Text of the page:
Editor’s note: This article was initially published in The Daily Gazette, Swarthmore’s online, daily newspaper founded in Fall 1996. As of Fall 2018, the DG has merged with The Phoenix. See the about page to read more about the DG.

Swarthmore students are very busy. Spend more than fifteen minutes talking to any Swarthmore student, and somehow you’ll get the unmistakable impression that, while he enjoys the conversation, he probably should be doing something else instead. Whether talking with a professor about an important paper revision or shooting the breeze on a Friday night, there remains lingering in the air the slight scent of stress, of other duties, of time being wasted.

I at first imagined that this aspect of Swarthmore was simply because of an intense academic load. I slowly realized that to complete satisfactory work, solid B’s at least, the social sciences and humanities did not require a huge amount of effort (I can’t speak to the sciences). I also began to compare my time spent on my work with friends at schools like Lehigh and Moravian, and realized that there were plenty of students at other schools who worked just as hard, if not harder on their academics. Swarthmore may win on the average, but we aren’t exactly in a completely different world.

What, then, accounts for the difference? I suggest that it lies in the type of students Swarthmore attracts and how they handle work and extracurriculars.

As a salty old senior, I’ve been around this campus a few times and seen a few things. One of my clearest first memories of Swarthmore was coming during Ride the Tide to the club fair. I only remember one club: the solar powered car club. Despite my protestations that I was neither an engineer nor a science person and not even sure if I wanted to come to Swarthmore, the two guys still tried to get my signature. When I arrived as a freshman the next year, they had graduated and the solar powered club was already defunct.

The solar powered car club in many ways epitomizes the problems that we have as highly motivated students. We have come from environments in which we were involved in ten different clubs, and held leadership positions in most of them. Otherwise, we would never have been admitted to a high-caliber college or university in a day and age in which students must be more than simply academic superstars: they must be leaders and active in a dozen different activities.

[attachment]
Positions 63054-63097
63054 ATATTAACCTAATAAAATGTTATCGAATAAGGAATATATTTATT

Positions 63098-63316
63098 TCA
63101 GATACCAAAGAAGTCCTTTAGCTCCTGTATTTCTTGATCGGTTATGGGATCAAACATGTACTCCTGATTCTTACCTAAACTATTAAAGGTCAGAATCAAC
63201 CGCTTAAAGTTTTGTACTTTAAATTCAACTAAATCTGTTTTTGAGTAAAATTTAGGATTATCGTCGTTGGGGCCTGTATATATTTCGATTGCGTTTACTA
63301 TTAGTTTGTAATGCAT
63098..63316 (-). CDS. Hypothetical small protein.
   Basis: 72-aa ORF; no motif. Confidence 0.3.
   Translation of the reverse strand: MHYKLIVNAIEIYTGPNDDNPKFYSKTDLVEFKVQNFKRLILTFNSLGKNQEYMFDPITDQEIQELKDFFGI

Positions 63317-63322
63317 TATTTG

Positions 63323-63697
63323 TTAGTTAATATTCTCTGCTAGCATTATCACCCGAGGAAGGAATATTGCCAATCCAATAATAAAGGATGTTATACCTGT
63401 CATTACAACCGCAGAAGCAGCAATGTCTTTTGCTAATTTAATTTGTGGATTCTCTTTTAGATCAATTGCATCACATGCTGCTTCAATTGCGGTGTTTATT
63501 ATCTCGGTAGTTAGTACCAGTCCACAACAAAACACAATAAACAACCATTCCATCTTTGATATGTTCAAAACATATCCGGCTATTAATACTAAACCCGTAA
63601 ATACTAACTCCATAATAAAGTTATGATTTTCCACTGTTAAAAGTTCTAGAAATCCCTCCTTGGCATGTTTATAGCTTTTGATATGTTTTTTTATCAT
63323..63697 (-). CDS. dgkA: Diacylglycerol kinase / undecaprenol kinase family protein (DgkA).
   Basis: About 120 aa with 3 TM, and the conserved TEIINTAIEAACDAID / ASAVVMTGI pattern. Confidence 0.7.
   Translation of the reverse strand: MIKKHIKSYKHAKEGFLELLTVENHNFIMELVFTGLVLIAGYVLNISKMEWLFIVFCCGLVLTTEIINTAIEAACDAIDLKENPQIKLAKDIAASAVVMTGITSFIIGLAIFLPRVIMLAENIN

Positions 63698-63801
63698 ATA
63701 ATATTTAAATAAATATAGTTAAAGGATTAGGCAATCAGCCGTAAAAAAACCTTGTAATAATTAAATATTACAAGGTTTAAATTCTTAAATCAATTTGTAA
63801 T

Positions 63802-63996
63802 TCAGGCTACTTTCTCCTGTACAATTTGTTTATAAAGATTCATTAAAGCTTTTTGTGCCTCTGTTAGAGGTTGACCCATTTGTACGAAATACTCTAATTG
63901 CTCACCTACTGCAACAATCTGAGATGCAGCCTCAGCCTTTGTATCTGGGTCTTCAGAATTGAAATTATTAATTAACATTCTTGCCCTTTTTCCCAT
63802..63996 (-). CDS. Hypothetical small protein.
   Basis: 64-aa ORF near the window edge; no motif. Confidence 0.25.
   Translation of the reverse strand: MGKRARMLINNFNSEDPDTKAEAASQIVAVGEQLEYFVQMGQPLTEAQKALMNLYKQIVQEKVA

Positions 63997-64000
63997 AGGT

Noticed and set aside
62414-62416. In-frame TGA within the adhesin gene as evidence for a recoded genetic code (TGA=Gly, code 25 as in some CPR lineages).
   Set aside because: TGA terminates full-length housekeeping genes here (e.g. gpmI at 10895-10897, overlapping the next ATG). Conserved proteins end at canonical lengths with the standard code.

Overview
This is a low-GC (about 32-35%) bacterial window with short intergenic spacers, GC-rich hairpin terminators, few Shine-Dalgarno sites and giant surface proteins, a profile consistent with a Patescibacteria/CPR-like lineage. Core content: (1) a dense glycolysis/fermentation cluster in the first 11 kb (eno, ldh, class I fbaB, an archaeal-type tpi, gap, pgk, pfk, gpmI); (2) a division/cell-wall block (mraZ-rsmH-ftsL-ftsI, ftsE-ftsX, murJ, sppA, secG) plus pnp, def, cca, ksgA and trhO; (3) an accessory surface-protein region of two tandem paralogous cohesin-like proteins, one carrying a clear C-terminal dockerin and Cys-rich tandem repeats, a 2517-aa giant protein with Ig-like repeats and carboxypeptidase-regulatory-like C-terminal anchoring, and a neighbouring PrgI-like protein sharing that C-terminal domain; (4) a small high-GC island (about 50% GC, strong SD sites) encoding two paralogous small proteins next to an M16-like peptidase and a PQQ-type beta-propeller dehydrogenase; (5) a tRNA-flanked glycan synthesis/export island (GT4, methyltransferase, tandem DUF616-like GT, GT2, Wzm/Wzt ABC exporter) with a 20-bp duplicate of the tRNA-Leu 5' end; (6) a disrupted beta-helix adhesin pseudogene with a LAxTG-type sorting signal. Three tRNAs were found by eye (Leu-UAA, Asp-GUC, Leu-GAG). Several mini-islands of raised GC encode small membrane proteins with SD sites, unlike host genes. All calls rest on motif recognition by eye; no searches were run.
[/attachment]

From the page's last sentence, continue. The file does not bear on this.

When we come to Swarthmore, we never shake it off: we have to start our own clubs and run them – partially because we need to show our own worth by putting “founder” or “president” after our names, and partially because we simply are the sort of people who want to realize our own passionate goal, and not follow someone else’s. There aren’t as many not-quite-so-ambitious people who are willing to support our projects instead of making their own. The result is a campus with less than 1,500 students, more than 100 official student groups, a thousand different dreams, and very few activities done really well.

We as students are spread too thin. We try to do everything, and we succeed, but only half-way. We have too many clubs, and rather than combining skills and energy to make fewer clubs better, we waste our efforts in our abundance of variations on a theme.

In the almost four years I have been on campus, I have seen the collapse of this fragile network in two arenas: student literary magazines and a capella groups. When I was a freshman, we had about twelve of each. After the year in which inexplicably they all crashed, we are down to about five each, and it seems that the ones that remain are better for it. The rest have gone to be with the Solar Powered Car club.

The tragedy of these stories is that the clubs died – though each was unique and valuable – but that while they were alive they were not effective. It is this same plague that affects the vast collection of social action groups we have (and they, I suspect, will be the next collection of groups to have many members go defunct), and, really, most of Swarthmore’s clubs. We limp on to the finish line, because everyone is busy with something else too. We achieve something, but nothing great.

There are, of course, clubs that do their jobs well and are models to follow. Nevertheless, when I look back over the years, I feel that Swarthmore could benefit in the future from encouraging a student body that focuses on fewer activities, but achieves excellence in them. In this way we will both accomplish more of which we can be proud. We also will shake off a little of the false burden and guilty feeling that we should be doing three people’s work in one because we signed up for it. We may not be less busy, but it will weigh less heavily on our shoulders, and we can enjoy the excellence of jobs well done.

The Phoenix

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